I know I’ve already shared all about the Kurayami Matsuri (Darkness Festival) mantou dance competition and parades of taiko, floats and mikoshi, but a festival just wouldn’t be a festival without the food! It’s always so much fun to wind through the food stands sampling a little of this and a little of that. You can very quickly eat enough for an entire meal so it was a good thing we were there for lunch and dinner otherwise we wouldn’t have had enough room for it all! We paced ourselves though and between festival events, we grabbed snacks and wandered around the nearby neighborhoods.
One thing we always have to get at festivals is kushiyaki (skewered grilled food). We had some roast beef and galbi on skewers but unfortunately the photo I took was focused on the ground, not the juicy treats on sticks…photo fail! I’ll have to be extra diligent to get a good photo the next time I have some.
My husband just had to get this dish of gyouza wrapped in chicken skin. He assured me it would be much better than I imagined. Sadly it was just not for me. He enjoyed them so I’ll just leave those to him from now on.
A few stands had candied fruits called mizuame (水あめ, “water candy”) so I thought I’d give them a try. We got strawberry and mikan, a citrus fruit. The fruit was covered in two different flavors but I didn’t think the coatings had much of a flavor other than adding a mildly sweet and very sticky quality to the slightly tart fruit.
After finishing our midday snacks, we visited the Okunitama Shrine where the festival was being held. Six different shrines in the area were consolidated and their deities were all moved to this shrine, making it one of the major shrines in Tokyo.
These ema (絵馬) are sold at the shrine. Visitors can write their wishes or prayers on the back of the ema and then hang them here so the deities can receive them. It looks like the festival crowd had a lot of wishes to offer up!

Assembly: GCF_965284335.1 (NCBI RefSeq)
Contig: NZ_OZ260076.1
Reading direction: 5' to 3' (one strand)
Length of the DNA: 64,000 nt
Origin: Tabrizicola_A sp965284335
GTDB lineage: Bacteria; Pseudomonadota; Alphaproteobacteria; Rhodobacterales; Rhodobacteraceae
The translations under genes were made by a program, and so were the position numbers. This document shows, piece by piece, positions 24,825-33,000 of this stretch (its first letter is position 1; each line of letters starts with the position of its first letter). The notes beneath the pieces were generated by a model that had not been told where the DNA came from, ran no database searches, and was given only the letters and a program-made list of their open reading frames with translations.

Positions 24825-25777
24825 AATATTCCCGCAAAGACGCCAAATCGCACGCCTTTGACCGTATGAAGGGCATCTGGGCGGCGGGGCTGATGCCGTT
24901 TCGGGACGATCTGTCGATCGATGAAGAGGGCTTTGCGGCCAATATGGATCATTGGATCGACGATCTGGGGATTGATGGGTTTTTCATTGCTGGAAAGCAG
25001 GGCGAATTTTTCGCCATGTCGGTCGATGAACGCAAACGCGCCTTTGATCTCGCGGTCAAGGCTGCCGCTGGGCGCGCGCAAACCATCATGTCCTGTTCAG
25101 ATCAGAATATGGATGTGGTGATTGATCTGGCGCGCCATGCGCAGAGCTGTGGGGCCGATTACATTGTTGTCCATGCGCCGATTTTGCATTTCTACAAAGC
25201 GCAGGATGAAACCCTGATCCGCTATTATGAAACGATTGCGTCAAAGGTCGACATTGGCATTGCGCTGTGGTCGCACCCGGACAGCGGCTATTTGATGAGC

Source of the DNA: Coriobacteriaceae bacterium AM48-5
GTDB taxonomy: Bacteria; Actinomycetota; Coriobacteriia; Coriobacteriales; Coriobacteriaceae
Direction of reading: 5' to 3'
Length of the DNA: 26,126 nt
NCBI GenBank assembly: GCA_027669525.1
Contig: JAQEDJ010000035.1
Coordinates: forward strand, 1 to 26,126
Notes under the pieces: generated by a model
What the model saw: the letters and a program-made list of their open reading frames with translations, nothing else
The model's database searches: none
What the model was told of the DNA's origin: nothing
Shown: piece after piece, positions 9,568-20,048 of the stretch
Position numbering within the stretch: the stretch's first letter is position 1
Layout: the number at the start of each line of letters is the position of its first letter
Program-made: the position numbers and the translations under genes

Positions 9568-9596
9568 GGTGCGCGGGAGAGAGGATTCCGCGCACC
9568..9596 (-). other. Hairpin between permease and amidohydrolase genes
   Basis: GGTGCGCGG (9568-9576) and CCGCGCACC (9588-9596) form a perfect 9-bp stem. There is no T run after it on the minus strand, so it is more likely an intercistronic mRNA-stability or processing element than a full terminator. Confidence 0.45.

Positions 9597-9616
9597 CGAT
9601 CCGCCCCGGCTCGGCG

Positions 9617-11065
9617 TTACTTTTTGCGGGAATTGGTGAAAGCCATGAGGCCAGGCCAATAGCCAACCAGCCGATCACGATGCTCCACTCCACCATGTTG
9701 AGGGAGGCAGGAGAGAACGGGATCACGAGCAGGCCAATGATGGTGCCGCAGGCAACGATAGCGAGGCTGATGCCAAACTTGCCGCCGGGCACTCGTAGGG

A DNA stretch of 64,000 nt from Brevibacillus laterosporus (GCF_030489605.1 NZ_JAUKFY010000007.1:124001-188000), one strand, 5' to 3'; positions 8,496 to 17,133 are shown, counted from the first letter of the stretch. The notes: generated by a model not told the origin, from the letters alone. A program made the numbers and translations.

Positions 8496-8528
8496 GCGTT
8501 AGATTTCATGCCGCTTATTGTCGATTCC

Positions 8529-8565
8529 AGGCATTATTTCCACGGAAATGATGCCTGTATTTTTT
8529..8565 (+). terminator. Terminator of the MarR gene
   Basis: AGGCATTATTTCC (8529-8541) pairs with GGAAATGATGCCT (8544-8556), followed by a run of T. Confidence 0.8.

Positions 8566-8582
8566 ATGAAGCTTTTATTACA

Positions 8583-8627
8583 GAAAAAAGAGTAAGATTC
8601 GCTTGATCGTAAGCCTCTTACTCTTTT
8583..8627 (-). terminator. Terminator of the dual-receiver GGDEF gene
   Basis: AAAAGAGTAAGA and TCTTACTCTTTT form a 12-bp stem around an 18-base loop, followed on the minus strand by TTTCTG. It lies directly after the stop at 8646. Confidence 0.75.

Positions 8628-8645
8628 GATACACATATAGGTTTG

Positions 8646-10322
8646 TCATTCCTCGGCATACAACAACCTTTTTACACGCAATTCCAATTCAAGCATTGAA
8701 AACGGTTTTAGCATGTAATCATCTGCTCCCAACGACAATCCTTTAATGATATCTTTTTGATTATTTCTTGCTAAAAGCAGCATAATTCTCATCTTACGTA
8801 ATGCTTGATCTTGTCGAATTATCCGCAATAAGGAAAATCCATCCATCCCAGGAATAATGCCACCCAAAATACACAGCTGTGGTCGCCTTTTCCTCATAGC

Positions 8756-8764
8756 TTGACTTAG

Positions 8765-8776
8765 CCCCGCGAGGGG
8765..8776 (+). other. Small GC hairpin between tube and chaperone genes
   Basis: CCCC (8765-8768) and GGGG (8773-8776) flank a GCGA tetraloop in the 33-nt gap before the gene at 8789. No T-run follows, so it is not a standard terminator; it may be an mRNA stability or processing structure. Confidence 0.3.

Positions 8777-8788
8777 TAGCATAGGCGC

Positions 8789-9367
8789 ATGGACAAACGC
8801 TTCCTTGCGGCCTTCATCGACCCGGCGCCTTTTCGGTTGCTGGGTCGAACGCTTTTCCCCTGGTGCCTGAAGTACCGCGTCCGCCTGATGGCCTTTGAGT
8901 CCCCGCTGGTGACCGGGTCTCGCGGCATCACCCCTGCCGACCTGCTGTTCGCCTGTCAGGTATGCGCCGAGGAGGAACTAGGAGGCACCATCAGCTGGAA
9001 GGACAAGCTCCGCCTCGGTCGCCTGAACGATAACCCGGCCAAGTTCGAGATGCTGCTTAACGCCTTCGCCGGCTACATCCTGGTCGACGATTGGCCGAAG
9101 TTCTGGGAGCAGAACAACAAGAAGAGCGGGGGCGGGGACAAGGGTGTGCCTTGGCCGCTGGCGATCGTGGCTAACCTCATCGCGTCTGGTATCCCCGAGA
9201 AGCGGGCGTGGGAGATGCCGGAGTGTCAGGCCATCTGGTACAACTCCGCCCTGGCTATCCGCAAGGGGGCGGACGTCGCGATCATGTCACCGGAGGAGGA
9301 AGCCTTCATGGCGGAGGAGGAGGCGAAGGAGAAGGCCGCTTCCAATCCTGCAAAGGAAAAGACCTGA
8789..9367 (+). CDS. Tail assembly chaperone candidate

We also noticed some games for children going on in the festival area near the food stands. One that I really enjoy and am always ready to play despite being a bit older than the average customer is the goldfish scooping game called kingyo-sukui (金魚すくい). The goldfish are in a fairly shallow tub of water and your only tools for catching them are a small paper scoop called a poi and a small bowl. The objective is to use the poi to scoop the fish out of the water and into your bowl but you’re not allowed to actually put the bowl into the water. Since it’s made of paper, the poi breaks easily once in the water so you have to move quickly enough to catch the fish but not so quickly that you break the paper.
You can continue as long as there is still some paper left in the frame of the poi but the more it’s torn, the harder it is to catch the fish. Don’t worry, this player already had three or four goldfish in her bowl. You can take home all the gold fish you catch or sometimes you can turn them back in for a small prize.
As the day wore on and we returned to the food stands to browse, we found some ikayaki (いか焼き, grilled squid) to try. You could choose the squid portion you wanted and then it was grilled right in front of you. We passed up the tentacle portions for one that appeared to be an entire squid body. The meat was very tender and didn’t have that super chewy quality that I think squid can have if it isn’t prepared well. Ours was prepared very simply with a soy sauce glaze and it was delicious!
One cannot live on squid alone so we continued our food stall trek. My husband picked out a hot dog and karaage (fried chicken) but I wanted to try a hashimaki stand I’d seen earlier in the day. Hashimaki is basically okonomiyaki (a kind of savory pancake) wrapped around a pair of chopsticks. There was quite a long line for this one but it allowed me time to watch them making the food. You can see the vendor pouring the batter with shredded cabbage on the pan as eggs fry next to them. There were several different varieties to choose from but I went for the cheese version.
There was very little cheese in this one but it was just the right amount to go along with the savory pancake topped with ketchup and mayo. And since it was wrapped around chopsticks, it was very easy to eat as we walked around the festival. This is definitely another favorite!
Even after the parades were done, the food stalls leading up to the shrine were packed with festival goers. I loved the atmosphere of the festival with so many people chatting happily with friends and family, cheery lights showing off the vendors wares, and the smell of delicious foods wafting through the air. Ah, festivals of Japan, I’ll never grow tired of you.